Help with a Windows port of a Ruby extension

I’m working on a game that’s in the early stages, and I want to make
sure it runs on both OS X and Windows before I continue development. OS
X is my primary OS, and it runs fine on that. But it crashes in
Windows.

The setup is this: the core of the game is written in Objective C, and
I’m using Ruby for the scripting of the game. I wrote a very small Ruby
extension to act as a bridge between the two (basically a wrapper around
the Objective C game objects). Everything was fine, in OS X. In order
to get it to compile in Windows, I had to write a separate extension to
act as a wrapper around the Objective C /classes/ and do a hairy little
dance to register them, because I don’t of a compiler flag in the
standard gcc that’s an equivalent of Apple’s -undefined suppress, and I
don’t want to link against all the main project files in the extension.

And so, my current problem: it still runs fine in OS X, but it chokes
when I try to create the Objective C object from within the Ruby
extension. I create the Ruby class-wrapper object, register the
Objective C class, test it thoroughly to make sure that it’s behaving as
expected – it’s all fine when I do it from the main program. I even
tried printing the pointer to the Obj-C class to make sure it’s not
getting mangled, and it doesn’t seem to change at all. But all I get is
garbage when I try to instantiate the class.

I realize that my problem might likely turn out to have nothing to do
with Ruby itself. In truth, the Ruby part seems to be behaving as
expected. I pose the question here because I think I’m likely to find
more Ruby people with experience in Objective C than Objective C people
with experience in Ruby. And likewise for Windows.

I’m using Ruby 1.8.6 on both machines. My Mac is running OS 10.4.10,
and the Windows machine I’m using for development is … Windows XP
Home. I’ll put the source up at
http://greay.phpwebhosting.com/shooter/shooter.r67.zip for people to
look at, as well.

On Sep 30, 2007, at 2:56 PM, Scott Mckie wrote:

extension to act as a bridge between the two (basically a wrapper
don’t want to link against all the main project files in the
get is
and the Windows machine I’m using for development is … Windows XP
Home. I’ll put the source up at
http://greay.phpwebhosting.com/shooter/shooter.r67.zip for people to
look at, as well.

Posted via http://www.ruby-forum.com/.

Well, if you want Objective-C to be portable, you’ll have to build it
with GNUStep/OpenStep instead of Cocoa.
This can be difficult since many functions and libraries in Cocoa are
not found in the GNU stuff.
For the most part you can consider Objective-C to be OS X only, just
as much of what is written for Windows uses Windows-only code that
can’t be ported, or ported easily.
Regardless, Windows doesn’t include the necessary runtime for
Objective-C.
You might want to re-write using another language instead of Obj-C to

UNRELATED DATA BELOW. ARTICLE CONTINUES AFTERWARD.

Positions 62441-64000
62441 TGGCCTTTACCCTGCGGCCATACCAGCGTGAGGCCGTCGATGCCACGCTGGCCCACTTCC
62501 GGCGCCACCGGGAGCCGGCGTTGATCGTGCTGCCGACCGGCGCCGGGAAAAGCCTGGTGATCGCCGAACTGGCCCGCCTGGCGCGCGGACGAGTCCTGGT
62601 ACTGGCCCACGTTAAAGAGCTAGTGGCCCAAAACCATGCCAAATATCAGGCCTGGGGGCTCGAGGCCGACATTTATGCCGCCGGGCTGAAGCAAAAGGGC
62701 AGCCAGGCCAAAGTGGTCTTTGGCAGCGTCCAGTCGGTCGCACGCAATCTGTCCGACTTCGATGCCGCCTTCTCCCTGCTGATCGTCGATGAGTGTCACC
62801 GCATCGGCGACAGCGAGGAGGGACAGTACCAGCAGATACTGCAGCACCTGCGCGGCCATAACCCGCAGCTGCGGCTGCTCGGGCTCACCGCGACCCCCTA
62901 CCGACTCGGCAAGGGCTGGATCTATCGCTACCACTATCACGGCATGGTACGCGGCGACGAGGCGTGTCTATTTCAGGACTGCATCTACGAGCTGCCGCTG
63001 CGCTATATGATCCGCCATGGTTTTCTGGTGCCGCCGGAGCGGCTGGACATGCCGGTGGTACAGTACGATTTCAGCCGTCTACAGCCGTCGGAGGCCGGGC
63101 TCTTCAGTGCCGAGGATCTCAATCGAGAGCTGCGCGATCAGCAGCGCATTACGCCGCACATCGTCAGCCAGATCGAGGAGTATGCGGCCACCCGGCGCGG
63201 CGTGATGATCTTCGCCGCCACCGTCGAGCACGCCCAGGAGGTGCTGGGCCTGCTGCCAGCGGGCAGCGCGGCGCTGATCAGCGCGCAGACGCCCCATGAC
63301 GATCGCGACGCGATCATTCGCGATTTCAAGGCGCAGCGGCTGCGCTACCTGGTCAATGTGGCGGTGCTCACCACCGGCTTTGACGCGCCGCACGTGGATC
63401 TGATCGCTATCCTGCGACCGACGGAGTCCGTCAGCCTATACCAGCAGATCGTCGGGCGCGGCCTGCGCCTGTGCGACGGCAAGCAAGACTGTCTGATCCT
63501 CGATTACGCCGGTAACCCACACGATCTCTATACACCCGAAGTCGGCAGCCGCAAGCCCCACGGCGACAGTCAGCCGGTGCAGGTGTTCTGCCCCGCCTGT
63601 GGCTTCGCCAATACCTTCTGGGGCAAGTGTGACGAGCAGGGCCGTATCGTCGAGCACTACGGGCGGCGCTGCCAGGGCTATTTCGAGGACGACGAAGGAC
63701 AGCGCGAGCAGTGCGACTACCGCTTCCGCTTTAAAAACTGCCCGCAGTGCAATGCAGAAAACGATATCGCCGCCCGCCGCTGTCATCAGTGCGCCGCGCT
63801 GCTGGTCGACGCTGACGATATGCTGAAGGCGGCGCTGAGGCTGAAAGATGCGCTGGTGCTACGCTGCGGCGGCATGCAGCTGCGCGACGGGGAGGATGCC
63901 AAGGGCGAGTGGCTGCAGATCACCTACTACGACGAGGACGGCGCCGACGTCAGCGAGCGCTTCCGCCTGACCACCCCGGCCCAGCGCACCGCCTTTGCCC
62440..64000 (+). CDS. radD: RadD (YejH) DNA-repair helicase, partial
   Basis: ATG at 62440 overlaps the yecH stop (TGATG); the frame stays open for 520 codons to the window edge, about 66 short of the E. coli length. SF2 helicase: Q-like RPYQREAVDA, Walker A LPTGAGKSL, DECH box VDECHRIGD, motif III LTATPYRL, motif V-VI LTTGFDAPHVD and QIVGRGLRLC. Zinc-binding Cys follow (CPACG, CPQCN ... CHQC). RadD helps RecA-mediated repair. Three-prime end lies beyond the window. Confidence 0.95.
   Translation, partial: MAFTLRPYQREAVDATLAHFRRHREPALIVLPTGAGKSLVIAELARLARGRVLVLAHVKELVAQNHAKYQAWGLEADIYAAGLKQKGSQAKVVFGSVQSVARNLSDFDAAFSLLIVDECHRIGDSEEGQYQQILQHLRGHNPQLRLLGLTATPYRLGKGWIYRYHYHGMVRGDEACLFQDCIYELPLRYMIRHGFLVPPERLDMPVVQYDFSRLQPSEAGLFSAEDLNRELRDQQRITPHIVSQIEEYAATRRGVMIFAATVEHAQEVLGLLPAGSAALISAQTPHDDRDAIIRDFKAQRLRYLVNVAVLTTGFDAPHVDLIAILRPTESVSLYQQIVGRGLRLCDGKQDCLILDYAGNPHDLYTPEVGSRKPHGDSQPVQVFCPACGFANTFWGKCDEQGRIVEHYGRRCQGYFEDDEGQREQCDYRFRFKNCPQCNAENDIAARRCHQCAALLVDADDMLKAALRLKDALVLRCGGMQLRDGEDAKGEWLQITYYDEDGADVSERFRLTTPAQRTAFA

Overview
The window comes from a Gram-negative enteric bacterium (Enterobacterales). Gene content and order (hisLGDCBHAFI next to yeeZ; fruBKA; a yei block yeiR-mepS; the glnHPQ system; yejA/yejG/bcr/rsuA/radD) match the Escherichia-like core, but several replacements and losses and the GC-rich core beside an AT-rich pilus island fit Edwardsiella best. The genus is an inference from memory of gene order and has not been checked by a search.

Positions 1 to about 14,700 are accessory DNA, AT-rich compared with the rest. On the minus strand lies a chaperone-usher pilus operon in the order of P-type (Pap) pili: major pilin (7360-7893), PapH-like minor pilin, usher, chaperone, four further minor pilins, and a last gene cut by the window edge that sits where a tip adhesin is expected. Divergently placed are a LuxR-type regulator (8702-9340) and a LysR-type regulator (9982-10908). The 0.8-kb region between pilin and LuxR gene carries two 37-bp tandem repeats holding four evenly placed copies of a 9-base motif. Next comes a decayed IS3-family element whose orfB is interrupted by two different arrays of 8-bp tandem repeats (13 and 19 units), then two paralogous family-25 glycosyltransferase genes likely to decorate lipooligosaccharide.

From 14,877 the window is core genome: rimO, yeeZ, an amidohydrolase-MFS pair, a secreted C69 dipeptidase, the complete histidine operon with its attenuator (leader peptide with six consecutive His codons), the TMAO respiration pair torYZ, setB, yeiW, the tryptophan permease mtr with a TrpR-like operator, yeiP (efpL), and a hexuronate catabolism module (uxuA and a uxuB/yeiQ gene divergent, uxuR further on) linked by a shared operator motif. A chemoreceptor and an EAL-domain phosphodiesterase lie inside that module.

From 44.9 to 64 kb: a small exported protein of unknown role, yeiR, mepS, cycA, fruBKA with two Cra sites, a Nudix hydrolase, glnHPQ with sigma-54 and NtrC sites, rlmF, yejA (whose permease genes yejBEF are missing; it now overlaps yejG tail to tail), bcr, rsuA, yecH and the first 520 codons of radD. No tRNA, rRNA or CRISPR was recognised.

make it crossplatform.

John J. wrote:

Well, if you want Objective-C to be portable, you’ll have to build it
with GNUStep/OpenStep instead of Cocoa.
This can be difficult since many functions and libraries in Cocoa are
not found in the GNU stuff.

Cocoa might not be portable, but Objective C most certainly is. I’ve
gotten Objective C code running on the Dreamcast.

I don’t use Cocoa in this project. I’m using the Objective C runtime
that comes with gcc and pretty much only use the base Object class. All
my classes inherit from that. An earlier version of the game (before I
wrote the Ruby extension) worked on Windows, and that was all in
Objective C. So I don’t think that’s the problem.

On Sep 30, 2007, at 10:05 PM, Scott Mckie wrote:

I don’t use Cocoa in this project. I’m using the Objective C runtime
that comes with gcc and pretty much only use the base Object
class. All
my classes inherit from that. An earlier version of the game
(before I
wrote the Ruby extension) worked on Windows, and that was all in
Objective C. So I don’t think that’s the problem.

Posted via http://www.ruby-forum.com/.

Well, sorry for the noise then.
Not real familiar with Cygwin.
Does it allow you to use *nix style paths instead of windows style
paths? Or is that even still an issue?
I noticed you used DarwinPorts/MacPorts (whatever they’re calling it
now)
is it possibly some kind of path/dependency trouble? Maybe it’s
expecting to see something at a path that isn’t what it expects?
It’s interesting…

On Oct 1, 2007, at 12:27 PM, Scott Mckie wrote:

the C Data structure from /within/ the Ruby extension that I run into
causing the problem, or some weird differences between Apple’s and
GNU’s
Objective C runtimes.

Very, very frustrating.

Posted via http://www.ruby-forum.com/.

Well, good luck! That sounds like uncharted waters.
Maybe you’ll have to backtrack a bit and simplify the Ruby. See what
it will respond to.

John J. wrote:

is it possibly some kind of path/dependency trouble? Maybe it’s
expecting to see something at a path that isn’t what it expects?
It’s interesting…

The paths aren’t the issue. Cygwin lets you use *NIX style paths, yes.
But the game loads both Ruby extensions without hitch, and I’m able to
instantiate at least one of them w/o problem. It’s when I try to access
the C Data structure from /within/ the Ruby extension that I run into
problems. The confusing thing is I can still access the C Data structure
from the main program, and it will behave as expected.

I’d thought that the problem might be some weird memory protection thing
peculiar to Windows that was preventing me from accessing the class
methods (virtual memory pages or some such junk), but I’ve done some
more testing and /that/ doesn’t seem to be the case, thank god. So my
last two ideas are that there are some compiler/linker flags that are
causing the problem, or some weird differences between Apple’s and GNU’s
Objective C runtimes.

Very, very frustrating.

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